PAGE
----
Saturday, Thing2 packed up his origami books and I packed up my watercolors and doodles and drove over to the Harvest Festival in Arlington, VT.
We didn’t expect to retire on our earnings (there was a mega old-time fair in nearby Peru, VT on the same day drawing serious crowds), but it was the biggest craft market of the year in our town, and we thought we might be able to buy an ice cream at the Dairy Bar when the day was over.
So we setup the tent, hung a few paintings and magnets and origami swans and sat down to wait.
We didn’t sit for long or for long throughout the day.
I had hoped to sell a few magnets but was happily shocked when watercolors – even ones I thought were borderline duds (and had almost made into bookmarks) – started coming off the pegboards and out of the tent. T2, who was watching my sales closely, began mentally converting dollars to chocolate sprinkles and adding a bounce to each step.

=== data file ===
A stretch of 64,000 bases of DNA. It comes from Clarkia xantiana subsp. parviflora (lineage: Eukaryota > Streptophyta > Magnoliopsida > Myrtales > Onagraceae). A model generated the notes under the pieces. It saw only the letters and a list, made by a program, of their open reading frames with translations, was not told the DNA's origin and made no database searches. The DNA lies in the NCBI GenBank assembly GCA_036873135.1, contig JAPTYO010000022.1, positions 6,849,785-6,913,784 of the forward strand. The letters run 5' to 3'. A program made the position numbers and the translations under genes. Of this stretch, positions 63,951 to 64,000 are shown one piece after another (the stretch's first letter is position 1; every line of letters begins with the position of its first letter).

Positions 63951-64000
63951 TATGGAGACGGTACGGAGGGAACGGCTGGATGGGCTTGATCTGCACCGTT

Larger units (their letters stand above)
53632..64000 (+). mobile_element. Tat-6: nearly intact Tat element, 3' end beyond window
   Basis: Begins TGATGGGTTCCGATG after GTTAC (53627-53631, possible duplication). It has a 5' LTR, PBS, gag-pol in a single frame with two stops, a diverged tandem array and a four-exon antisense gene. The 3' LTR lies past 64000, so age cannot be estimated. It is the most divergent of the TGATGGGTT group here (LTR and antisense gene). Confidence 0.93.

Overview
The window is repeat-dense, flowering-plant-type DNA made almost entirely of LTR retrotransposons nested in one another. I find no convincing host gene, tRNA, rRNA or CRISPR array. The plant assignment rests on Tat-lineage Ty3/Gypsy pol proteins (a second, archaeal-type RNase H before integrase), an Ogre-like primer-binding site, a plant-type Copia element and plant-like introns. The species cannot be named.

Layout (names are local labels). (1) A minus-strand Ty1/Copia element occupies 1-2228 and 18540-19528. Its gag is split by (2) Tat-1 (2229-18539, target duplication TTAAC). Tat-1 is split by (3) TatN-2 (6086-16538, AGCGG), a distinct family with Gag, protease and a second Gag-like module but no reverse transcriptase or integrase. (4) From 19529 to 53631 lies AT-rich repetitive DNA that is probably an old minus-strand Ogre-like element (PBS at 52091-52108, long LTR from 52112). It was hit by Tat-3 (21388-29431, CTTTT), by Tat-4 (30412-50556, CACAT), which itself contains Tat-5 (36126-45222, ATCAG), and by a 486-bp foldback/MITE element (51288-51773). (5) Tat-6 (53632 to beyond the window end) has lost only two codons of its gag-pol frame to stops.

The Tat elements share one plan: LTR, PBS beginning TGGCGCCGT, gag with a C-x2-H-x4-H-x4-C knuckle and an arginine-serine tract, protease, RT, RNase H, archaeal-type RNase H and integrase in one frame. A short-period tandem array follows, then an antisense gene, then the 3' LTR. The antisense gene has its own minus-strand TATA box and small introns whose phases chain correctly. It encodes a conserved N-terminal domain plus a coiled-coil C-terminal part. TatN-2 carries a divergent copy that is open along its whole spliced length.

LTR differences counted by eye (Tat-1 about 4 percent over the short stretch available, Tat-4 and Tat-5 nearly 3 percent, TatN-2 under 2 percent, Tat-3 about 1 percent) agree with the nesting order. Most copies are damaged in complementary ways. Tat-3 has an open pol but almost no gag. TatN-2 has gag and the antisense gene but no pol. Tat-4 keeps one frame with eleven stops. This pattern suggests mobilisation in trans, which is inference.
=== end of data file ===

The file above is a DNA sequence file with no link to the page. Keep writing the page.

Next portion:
I could do this, whispered a voice inside my head. Wait, I think I am doing this.
T2 must have a direct line to the chorus in my head because as I sat down for a break, he wrapped his arms around my neck and said, “Mom you should just sell your pictures for a job.”
You gotta love getting job advice from someone who hasn’t yet been told by the world (and he ain’t gonna hear it here) that you can’t make a job out of art or music or anything outside an office. It’s delivered with just enough conviction to make you realize that it may actually be happening.
I hugged him back and said, “That’s a pretty good idea, buddy.”
And that’s reason #5628 why I love that kid. I ended up taking them all out to dinner.